Rendering an Ice Cube

Preliminary Steps

Defining the Surface

Generating a Bubble Distribution

We chose the following: an x4 curve, followed by a uniform distribution, then another x4 curve. This way, we always generate bubbles inside the object, and on average, as close to our distribution as possible. Our rational was the following: the “cloud” of bubbles in the middle seemed to be saturated so much that the bubbles are of a constant density. We wanted the bubbles to drop off very quickly as it approaches the edge. x4 produced the best results empirically.

Our bubble generator is implemented in pbrt as icegenerator.cpp, which creates the bubbles and then writes it out in Preprocess function. This way, we had access to the complex objects that we (thought) were going to make up our scene. We sampled points on the surface of the scene by randomly sampling over the triangles that made up the scene.

Here is a very large image of the bubbles as ice bubbles.

Placing the Bubbles in the Ice

Here is the image with all of the bubbles from our distribution.

This is a close up of the bubbles. You can see how bubble-like they look as spheres.

Creating a More Ice-Cube-like Cube

We fiddled around with 3D Studio Max some more to find a way to preserve the faces on a box while softening only the edges. They were exported separately. This time bump mapping was only applied to the faces. This worked out much better, as we got the following image.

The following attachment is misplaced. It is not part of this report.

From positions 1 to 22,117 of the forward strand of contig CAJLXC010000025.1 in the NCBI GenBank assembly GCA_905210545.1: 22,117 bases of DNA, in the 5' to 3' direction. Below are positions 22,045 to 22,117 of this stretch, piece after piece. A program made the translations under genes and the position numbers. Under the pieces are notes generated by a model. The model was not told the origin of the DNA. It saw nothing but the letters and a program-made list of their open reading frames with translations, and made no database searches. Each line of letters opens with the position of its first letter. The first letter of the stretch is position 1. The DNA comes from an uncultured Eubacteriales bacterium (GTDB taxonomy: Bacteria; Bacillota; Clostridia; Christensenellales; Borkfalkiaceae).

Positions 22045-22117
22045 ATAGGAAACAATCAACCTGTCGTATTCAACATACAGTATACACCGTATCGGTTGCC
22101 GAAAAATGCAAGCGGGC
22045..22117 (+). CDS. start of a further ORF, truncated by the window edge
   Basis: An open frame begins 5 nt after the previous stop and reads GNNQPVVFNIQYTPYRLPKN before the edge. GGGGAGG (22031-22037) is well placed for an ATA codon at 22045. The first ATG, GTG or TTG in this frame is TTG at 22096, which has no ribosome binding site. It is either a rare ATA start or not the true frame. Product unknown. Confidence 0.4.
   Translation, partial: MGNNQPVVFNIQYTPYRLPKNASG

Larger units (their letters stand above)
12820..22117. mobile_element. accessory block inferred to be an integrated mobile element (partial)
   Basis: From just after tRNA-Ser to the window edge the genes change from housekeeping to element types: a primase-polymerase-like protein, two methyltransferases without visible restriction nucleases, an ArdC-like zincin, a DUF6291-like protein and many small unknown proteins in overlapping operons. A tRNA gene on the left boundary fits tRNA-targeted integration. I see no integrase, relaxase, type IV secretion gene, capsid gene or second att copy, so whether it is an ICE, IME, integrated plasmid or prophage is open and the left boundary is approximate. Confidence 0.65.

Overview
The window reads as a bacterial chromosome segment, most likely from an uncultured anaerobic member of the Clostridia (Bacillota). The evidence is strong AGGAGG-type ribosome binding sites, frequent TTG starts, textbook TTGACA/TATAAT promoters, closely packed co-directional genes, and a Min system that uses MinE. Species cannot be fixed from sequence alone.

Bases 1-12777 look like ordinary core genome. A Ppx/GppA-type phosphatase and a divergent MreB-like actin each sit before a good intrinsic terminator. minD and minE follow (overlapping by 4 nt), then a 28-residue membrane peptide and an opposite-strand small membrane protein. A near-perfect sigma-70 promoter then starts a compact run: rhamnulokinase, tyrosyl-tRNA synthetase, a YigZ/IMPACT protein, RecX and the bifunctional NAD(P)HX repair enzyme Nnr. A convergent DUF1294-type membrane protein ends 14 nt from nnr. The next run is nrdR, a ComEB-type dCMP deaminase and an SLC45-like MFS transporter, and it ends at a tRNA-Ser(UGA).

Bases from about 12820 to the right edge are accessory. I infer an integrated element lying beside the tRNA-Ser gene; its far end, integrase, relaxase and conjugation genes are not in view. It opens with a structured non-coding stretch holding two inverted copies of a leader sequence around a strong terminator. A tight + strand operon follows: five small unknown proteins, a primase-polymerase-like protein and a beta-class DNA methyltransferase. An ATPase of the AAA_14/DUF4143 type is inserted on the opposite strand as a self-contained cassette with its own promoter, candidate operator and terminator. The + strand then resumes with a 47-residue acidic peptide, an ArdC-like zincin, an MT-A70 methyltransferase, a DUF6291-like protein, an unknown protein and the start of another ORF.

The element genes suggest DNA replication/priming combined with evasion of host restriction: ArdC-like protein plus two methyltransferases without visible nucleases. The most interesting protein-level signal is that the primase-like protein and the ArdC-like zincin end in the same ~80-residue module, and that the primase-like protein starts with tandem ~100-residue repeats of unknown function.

We added in caustics because ice, like glass, tends to concentrate light in certain regions. We made use of the photon map and got the following image:

Photon mapping is an extremely expensive process, and both the number of initial photons shot and the sample makes a huge difference. We had limited time, but many computers that we could utilize, so we ended up modifying photon map to generate the photons, then write it out to disk. We then made use of the “clipwindow” functionality of the film class to render each section of the image separately. This cut down our total rendering time to 1 hour instead of over 5 (for images of 1000x1000 pixels).

Redefining the Bubbles

What ended up working the best was to have a fresnelblend similar to the one that we implemented before, only with a stronger diffuse, allowing the same refraction and reflective properties, but with stronger diffuse coefficients. We adjusted the values by hand and got the following image.

Final Results

And here is another one rendered with more photons.

Between us, Yi Lang worked on the bubble generation and caustics. Joyce worked on defining the BxDF of the surface (and the bubbles), bump mapping, and creating the ice cube geometry.


Source Files: source_files